This additional clause keeps virality intact with respect to changes to the component code, but allows for external integration by software distributed under any licence.

Please note that these licences contain the so-called ‘reproducibility clause’: it must always be possible for the user of third-party software to replace the component released under the LGPL licence with a modified version, without changing the functionalities of the third-party software. This clause can be problematic and unsatisfactory in some embedded environments, such as iOS.

The most used version is the GNU LGPL (SPDX identifier: LGPL-3.0-or-later), modified version of the GNU GPL licence.

Licences not included in the newly introduced classification

  • The Mozilla Public Licence (SPDX identifier: MPL-2.0) is a copyleft licence, comparable to the GNU GPL licence, which guarantees free distribution of the code but dictates that it may not be reused, if required, for modifications, logos, names or other registered trademarks of the rights holder, without further authorisation.
  • The European Union Public Licence (EUPL) is a weak copyleft licence, developed by the European Commission, and officially translated into all EU languages. This licence includes a compatibility table with some of the most common open licences. SPDX identifier: EUPL-1.2.

Creative Commons licences

There are many versions of Creative Commons licences. These licences, as suggested by Creative Commons itself, cannot be used to protect software, but only other original works (e.g. documentation or text).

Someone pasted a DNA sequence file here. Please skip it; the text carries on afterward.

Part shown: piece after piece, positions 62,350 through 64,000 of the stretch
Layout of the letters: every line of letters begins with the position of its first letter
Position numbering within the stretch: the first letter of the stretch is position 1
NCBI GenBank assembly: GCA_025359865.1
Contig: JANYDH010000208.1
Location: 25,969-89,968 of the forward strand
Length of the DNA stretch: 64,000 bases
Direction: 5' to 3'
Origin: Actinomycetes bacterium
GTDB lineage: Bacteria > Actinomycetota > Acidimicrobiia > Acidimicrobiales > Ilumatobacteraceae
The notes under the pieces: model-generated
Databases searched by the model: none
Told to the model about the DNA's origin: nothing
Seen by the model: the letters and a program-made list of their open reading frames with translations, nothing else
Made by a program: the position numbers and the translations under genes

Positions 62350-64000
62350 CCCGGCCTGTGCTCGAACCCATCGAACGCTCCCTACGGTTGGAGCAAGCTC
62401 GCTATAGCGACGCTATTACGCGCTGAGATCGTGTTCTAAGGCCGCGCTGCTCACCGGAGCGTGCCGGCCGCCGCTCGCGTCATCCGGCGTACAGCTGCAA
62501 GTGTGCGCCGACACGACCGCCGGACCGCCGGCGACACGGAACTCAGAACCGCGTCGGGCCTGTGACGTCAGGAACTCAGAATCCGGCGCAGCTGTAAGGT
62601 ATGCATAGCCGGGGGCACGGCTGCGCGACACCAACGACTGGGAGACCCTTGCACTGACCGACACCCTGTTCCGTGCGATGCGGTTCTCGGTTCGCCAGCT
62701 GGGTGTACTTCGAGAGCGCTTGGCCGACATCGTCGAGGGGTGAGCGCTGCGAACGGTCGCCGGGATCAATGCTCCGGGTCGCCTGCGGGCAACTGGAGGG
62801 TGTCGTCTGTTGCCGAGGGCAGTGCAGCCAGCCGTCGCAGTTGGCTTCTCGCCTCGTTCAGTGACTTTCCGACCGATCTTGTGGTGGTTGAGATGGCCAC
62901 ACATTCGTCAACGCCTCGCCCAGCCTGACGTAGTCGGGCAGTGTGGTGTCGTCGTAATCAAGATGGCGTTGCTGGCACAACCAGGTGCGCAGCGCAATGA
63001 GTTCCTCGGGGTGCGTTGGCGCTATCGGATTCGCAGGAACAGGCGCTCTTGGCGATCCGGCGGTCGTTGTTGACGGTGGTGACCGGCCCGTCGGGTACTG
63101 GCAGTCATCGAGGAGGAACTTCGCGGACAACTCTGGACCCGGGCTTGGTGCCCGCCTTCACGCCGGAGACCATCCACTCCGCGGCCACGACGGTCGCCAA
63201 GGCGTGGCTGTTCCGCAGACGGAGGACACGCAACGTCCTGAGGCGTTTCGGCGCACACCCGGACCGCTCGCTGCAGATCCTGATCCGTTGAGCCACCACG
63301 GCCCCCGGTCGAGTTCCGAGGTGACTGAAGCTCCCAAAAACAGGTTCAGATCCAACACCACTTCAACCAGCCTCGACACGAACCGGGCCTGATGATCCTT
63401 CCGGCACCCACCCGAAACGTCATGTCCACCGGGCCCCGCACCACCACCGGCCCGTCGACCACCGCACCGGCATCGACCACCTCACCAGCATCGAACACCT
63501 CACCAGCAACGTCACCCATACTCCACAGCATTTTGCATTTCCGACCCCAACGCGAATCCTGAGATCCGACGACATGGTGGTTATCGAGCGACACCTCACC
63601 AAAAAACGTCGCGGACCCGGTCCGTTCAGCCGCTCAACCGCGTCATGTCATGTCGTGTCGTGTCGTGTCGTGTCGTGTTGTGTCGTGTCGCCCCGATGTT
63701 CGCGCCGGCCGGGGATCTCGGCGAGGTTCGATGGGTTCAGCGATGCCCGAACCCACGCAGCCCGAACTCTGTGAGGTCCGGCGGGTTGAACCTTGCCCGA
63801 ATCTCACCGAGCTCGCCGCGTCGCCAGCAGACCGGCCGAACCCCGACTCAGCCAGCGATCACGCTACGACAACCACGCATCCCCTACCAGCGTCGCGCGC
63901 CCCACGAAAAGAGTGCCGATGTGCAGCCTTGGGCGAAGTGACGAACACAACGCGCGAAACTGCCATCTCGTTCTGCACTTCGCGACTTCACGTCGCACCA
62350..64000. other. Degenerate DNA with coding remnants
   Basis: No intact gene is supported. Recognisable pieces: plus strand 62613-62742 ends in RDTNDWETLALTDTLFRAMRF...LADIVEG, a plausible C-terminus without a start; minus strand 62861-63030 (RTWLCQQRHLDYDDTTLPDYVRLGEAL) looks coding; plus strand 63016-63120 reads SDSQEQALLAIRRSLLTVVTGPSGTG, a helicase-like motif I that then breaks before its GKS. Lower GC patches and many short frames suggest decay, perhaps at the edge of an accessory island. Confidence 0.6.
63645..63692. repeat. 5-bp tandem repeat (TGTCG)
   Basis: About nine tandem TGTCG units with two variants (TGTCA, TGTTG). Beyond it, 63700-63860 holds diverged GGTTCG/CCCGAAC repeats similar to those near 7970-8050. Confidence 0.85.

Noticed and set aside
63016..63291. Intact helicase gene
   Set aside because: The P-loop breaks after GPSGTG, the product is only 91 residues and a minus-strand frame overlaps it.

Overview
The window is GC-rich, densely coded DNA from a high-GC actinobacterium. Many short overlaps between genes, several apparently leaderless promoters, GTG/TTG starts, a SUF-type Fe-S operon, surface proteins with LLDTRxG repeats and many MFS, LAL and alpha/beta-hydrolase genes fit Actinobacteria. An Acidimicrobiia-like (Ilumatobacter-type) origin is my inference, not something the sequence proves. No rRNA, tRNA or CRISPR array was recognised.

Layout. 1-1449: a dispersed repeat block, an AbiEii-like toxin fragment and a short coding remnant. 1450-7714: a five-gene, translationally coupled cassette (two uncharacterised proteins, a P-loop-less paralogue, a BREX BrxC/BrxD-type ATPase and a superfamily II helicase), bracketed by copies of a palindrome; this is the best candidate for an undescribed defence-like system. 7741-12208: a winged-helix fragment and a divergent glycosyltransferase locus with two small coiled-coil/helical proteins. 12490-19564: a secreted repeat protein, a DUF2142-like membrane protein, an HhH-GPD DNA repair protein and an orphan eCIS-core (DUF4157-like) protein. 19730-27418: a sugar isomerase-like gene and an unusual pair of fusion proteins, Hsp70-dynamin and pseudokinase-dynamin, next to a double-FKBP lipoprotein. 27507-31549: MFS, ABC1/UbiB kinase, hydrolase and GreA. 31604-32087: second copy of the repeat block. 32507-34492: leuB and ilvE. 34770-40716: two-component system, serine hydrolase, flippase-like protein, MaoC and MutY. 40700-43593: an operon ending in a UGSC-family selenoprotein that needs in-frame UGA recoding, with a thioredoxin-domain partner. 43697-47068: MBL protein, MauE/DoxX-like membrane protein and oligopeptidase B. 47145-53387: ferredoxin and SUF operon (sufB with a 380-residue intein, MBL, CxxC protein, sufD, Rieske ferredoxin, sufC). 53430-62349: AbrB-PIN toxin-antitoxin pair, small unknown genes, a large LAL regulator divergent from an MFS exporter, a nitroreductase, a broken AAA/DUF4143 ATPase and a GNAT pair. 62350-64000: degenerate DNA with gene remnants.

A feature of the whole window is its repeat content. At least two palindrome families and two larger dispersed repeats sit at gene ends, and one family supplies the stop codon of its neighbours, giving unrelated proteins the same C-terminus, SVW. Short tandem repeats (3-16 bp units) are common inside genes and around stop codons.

The only Creative Commons licences that can be considered as open licences, as described in 3.3, are:

  • Creative Commons Zero - public domain (SPDX identifier: CC0-1.0).
  • Creative Commons Attribution (version 4 or above) - a non-copyleft licence (SPDX identifier: CC-BY-4.0)
  • Creative Commons Attribution-Share Alike (version 4 or above) - a copyleft licence (SPDX identifier: ``CC-BY-SA-4.0)

Licence applicable to software documentation and attachments

All attachments to the raw source code of the software, such as comments in the source code, documentation, examples, demo screens, videos, etc. are considered to be included under the same licence as the software itself. Therefore, in general, it is not necessary to determine different licences for such content, if they are released at the same time as the software and as an integral part of it.

In the event of the release of separate documentation with respect to the software, or in the case of the latter being particularly substantial (more than 10 printed pages), it is recommended to grant a licence to the work in any case. Please refer to 4.4 for guidance on selecting the best licence.

Compatibility between licences

Compatibility of licences depends on the transfer of intellectual property rights by the author. In order to preserve the freedom and reusability of software created over time, copyleft licences are the licences that yield fewer rights in this context.

As regards compatibility, two scenarios must be differentiated:

  • The creation of a new work from existing components, with a single licence
  • The assembly and distribution of multiple interacting components, each with a different licence.

As regards the case of creating a new work under a single licence, the compatibility matrix can be explained as follows:

  • Works released under a public domain can be released under any other licence
  • Works released under non-copyleft licences are releasable with copyleft licences
  • Works released under copyleft licences may only be released with copyleft licences, provided that the two licences are compatible

On the other hand:

  • Works licensed under a public domain, non-copyleft or weak copyleft may interact as stand-alone components with any other application, while respecting any provisions regarding references to the original code and the distribution of any modifications.
  • Works released under a copyleft licence may only interact as stand-alone components with other components released under a compatible copyleft licence.